The last decade has revealed scandal after scandal exposing how multinational companies use one country’s tax system, or a combination of several countries’ tax systems, to avoid paying tax in a third country. These are examples of tax spillover effects where tax rules and practices in one country directly or indirectly affect tax revenues, rules and practices in other countries.
It is widely recognised by the IMF, the OECD and other institutions that these spillover effects are significant and sizable, and that spillover effects are especially marked and important for developing countries. In short, developing countries suffer relatively more than rich countries from international tax spillover effects which they did not themselves create.
With so much potential revenue lost in developing countries, tax is central to the financing of the 2030 Agenda for Sustainable Development which all EU member states have committed to. Moreover, EU member states have committed to the concept of policy coherence for development (PCD), ensuring that impact on developing countries will be taken into account in all their policies, with taxation as one of the key areas. To make informed policy choices, EU member states need to analyse their tax policies to improve the understanding of their extraterritorial effects. For this reason, a number of actors, including the European Parliament, is calling for EU member states to conduct national tax spillover analyses to honour their international commitments.
ActionAid considers national tax spillover analyses key in achieving fair and responsible tax policies. With this new report we propose a guiding framework for national tax spillover analyses by EU member states and aim at launching a debate on this important topic.
Specifying in advance the precise national mechanisms for spillover effects is difficult due to the country-specific context and dynamic multivariate nature of tax processes. Therefore, instead of presenting an exact model for national tax spillover analyses, this Guiding Framework presents recommendations for what elements future national tax spillover analyses should take into account in terms of method, scope and process.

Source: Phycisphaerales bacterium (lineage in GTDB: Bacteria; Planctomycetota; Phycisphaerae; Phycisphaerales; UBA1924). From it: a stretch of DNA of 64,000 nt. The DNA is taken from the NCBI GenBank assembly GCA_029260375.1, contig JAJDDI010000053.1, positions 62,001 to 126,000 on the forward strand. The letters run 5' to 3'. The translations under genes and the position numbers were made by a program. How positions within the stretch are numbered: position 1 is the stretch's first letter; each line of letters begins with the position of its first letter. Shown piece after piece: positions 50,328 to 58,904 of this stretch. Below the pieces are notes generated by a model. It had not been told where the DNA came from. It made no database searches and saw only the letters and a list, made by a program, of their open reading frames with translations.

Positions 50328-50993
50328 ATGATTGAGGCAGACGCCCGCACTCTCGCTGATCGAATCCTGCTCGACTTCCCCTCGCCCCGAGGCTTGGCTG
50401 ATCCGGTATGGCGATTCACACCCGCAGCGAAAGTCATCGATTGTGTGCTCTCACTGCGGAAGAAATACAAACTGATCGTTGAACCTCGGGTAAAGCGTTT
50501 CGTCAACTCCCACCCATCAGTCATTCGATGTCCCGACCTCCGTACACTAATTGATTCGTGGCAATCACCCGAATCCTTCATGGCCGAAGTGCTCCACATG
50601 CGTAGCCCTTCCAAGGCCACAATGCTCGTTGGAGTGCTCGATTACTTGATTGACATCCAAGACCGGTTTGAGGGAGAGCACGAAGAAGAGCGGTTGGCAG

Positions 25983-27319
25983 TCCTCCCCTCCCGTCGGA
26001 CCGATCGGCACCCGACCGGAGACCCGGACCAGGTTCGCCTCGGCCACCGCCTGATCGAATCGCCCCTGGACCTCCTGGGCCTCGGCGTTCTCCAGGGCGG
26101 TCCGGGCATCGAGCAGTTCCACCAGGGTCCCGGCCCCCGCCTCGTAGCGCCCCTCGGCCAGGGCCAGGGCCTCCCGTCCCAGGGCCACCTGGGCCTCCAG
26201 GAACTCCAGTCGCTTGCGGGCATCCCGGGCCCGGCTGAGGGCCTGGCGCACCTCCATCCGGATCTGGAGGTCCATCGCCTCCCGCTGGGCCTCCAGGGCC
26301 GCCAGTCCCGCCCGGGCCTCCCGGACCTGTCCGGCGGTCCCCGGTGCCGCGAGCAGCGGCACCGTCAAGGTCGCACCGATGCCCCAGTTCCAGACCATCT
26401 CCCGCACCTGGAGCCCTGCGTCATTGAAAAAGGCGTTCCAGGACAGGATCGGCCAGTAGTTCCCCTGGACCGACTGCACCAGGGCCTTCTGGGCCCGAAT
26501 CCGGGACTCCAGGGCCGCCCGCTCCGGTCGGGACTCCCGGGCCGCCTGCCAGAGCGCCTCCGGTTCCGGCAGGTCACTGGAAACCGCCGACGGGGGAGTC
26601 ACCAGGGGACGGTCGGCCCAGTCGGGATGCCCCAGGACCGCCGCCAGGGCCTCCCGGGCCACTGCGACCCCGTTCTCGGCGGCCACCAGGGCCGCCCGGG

With regard to methodology it is recommended that a broad qualitative risk assessment of potential spillover effects should guide both an econometric analysis of nancial spillover effects and an interpretive analysis of indirect effects and human rights impacts.
With regard to scope and content ActionAid recommends that national tax spillover analyses include all domestic rules and regulations enabling aggressive tax planning. These include ring-fencing structures targeting foreign financial flows and rules directly or indirectly affecting the effective tax rate for corporations. Importantly, positive spillover effects from international cooperation, transparency measures and anti-abuse measures should also be included in future national tax spillover analyses.
Finally, EU member states’ bilateral engagement and engagement abroad should be analysed, including double taxation treaties (DTTs) and the effects of the policies of development finance institutions (DFIs).
With regard to process recommendations ActionAid recommends a design which has an initiation phase and discussion phase involving ministries of Foreign Affairs, Business and Finance (or their equivalents), the administrative departments responsible for taxation, aid and development policies, and the relevant parliamentary committees. These political stakeholders should agree on the intended objectives of the national tax spillover analysis, and they should define the political values guiding the research. And together with representatives from civil society, academia and the business community they should form a multi-stakeholder steering group managing the research including forming the terms of reference (ToR) as well as potentially selecting and hiring an external contractor to do the research. Finally, transparency and public accountability should be ensured in as many steps of a spillover analysis as possible, including public access to working documents of the steering group, drafts and discussions of the research, and the selection and hiring of a contractor.
The report was first published in July 2017 and updated in May 2018.